Wednesday, 28 December 2016

Tribulation

A tribulation is a great affliction or oppression, or the cause of that. The occupants of many abbeys suffered tribulations during the reformation ordered by Henry VIII.

It's a good thing I looked it up before using it anywhere as I'd always imagined it meant a minor source of annoyance. Perhaps I was associating it with trivial?

Did you know what the word meant?

Wednesday, 21 December 2016

Rootle

To rootle is to dig with a snout, to poke about or search. Whilst you're doing it you're rootling and afterwards you'll have rootled.

Somewhere I have a photo of pigs rootling, but when I rootled through my hardrve I got distracted, so here are some steps instead. Do you know where they are? Have you climbed them?

What were you looking for last time you rootled – and did you find it?

Wednesday, 14 December 2016

Launch

A launch is a type of motor boat e.g. a pilot launch.

To launch, is to hurl forward, set in motion or make a start. Traditionally when a ship was launched, it would be sent speeding down a ramp into the water. Nowadays they're more usually floated out, a safer and more sedate process, which is still referred to as launching the vessel.

In the case of a book launch, the word means to introduce a new product. My latest book was launched just two weeks ago.

Have you launched anything lately, or perhaps you're planning on launching in the near future?

Wednesday, 30 November 2016

Whee!

Whee! is an expression of delight. The exclamation mark isn't compulsory, but I feel it's justified.

Whee! is the sort of thing a person might say either because it was the launch day of their first ever co-written non-fiction book, or to show how thrilled they are to have purchased a copy of the rather excellent From Story Idea to Reader. (Wheeeeeeee! is what you squeal when being spun round on a children's roundabout in the park after a celebratory glass of something bubbly. Apparently.)

From Story Idea to Reader is available from Amazon as a paperback (£9.99) or ebook (£3.99). If you'd like it in a different format, such as pdf, you can obtain them direct from the publisher.

For a full list of contents, click here.



Wednesday, 23 November 2016

Estimation

Estimation is the process or result of making an estimate, an opinion or judgement of worth, or an old term for esteem.

By my estimation it's time for another plug for my books. You'd all go up in my estimation if you bought one ;-) Or read it on Kindle Unlimited, or borrowed it from the library ...

Wednesday, 16 November 2016

Keep

The word keep has a variety of meanings.

To keep is to retain or preserve – I keep food fresh by keeping it in the fridge. Or it can mean detain or prevent – Don't let reading this blog keep you from writing. Or to guard or protect – keep yourself safe on the internet by keeping your passwords secret. It's also part of a castle!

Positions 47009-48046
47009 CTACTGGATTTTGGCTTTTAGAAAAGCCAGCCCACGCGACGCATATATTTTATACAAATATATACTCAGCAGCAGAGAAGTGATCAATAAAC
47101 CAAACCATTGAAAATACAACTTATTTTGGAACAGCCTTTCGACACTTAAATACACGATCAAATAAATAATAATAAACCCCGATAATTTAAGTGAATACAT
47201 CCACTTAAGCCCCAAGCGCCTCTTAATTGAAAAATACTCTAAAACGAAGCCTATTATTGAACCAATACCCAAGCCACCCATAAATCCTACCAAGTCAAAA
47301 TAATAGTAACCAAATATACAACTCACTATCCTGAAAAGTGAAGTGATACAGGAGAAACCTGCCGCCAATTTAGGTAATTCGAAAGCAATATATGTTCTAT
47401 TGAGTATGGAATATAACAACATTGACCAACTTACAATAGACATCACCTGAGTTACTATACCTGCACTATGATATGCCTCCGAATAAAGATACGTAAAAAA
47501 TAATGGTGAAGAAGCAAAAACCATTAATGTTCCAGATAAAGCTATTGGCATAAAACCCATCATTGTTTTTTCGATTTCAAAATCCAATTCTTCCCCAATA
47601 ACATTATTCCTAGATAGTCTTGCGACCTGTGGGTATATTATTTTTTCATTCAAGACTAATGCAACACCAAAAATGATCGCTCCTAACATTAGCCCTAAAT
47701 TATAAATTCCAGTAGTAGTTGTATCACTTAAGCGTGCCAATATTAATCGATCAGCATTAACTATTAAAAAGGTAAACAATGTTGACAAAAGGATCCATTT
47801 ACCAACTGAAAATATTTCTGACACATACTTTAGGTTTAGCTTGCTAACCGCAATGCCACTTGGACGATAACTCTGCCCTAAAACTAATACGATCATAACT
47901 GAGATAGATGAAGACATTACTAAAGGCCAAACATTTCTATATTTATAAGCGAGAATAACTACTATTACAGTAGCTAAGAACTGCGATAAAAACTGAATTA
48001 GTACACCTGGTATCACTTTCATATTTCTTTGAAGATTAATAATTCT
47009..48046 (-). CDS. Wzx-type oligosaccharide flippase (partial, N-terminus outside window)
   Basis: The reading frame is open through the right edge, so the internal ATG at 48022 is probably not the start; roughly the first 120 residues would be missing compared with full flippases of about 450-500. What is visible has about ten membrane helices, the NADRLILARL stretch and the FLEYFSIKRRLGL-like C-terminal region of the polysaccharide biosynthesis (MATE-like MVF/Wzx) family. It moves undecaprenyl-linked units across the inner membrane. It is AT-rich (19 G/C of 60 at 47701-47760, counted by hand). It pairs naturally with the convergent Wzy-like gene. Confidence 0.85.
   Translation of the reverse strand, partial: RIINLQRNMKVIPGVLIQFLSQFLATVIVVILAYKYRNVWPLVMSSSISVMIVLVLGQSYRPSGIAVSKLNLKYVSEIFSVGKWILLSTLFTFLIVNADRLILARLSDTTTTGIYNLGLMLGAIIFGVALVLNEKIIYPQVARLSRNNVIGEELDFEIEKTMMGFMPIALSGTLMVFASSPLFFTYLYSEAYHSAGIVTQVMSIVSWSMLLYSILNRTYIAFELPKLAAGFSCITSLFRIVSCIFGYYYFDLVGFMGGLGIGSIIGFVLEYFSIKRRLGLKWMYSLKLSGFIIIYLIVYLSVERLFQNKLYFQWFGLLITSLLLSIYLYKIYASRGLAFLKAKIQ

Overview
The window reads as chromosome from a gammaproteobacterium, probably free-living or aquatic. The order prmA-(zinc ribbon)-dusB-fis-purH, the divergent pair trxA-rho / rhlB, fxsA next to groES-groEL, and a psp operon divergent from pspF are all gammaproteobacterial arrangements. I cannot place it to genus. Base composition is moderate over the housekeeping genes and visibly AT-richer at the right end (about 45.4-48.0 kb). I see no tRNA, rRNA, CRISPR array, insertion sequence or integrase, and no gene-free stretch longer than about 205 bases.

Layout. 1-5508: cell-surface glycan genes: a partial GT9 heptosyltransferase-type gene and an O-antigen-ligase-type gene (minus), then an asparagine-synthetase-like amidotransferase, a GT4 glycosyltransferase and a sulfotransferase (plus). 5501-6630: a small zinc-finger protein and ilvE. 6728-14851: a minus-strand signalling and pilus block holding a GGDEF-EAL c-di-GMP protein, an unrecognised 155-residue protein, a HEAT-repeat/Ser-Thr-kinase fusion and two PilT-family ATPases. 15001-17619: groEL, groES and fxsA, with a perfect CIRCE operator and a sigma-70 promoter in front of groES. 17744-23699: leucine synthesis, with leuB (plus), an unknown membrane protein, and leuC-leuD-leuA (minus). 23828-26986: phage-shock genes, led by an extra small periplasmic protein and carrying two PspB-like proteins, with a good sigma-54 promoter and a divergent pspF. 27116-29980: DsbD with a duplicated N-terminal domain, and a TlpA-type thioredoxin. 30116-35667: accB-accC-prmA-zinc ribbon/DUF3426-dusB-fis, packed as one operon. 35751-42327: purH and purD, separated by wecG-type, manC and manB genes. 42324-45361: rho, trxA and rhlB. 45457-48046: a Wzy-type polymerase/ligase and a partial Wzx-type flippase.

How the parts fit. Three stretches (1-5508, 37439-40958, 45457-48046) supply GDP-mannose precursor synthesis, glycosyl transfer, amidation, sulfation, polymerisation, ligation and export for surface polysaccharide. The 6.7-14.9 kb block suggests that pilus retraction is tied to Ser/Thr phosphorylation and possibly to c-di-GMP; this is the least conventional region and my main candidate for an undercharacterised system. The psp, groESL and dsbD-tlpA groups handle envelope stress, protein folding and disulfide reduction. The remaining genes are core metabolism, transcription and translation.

There are other uses for the word, but I'm not going to keep on typing as that's kept me away from my stories long enough. Maybe some of you would like to keep on with the definitions or examples?

Monday, 14 November 2016

Daggers drawn?

Daggerville Games run a monthly short story competition. Word counts, themes and prizes vary (typically it's 350 words and a £30 Waterstones voucher). These details are found on their Facebook page. It's a condition of entry that you like' this. Seems to be the only one.

I'm not sure there is a dagger in this collection, but there are enough weapons for a large village.


Saturday, 12 November 2016

It's almost here ...

From Story Idea to Reader will be released on 30th November as a paperback and in a variety of e-formats. The kindle version is available to pre-order now!

From Story Idea to Reader is an easily accessible guide to writing fiction. Whether you are brushing up on your writing skills or starting out, this book will take you through the whole process from inspiration to conclusion. No matter if you are looking to submit your work for publication, enter a competition, or want to self-publish, this practical guide will help you every step of the way.

Between them, Patsy Collins and Rosemary Kind have sold hundreds of short stories, written sixteen published books and produced numerous articles for Writing Magazine and similar publications. They've both judged writing competitions and run workshops, and Rosemary has read and edited thousands of short stories and published dozens of books for other writers.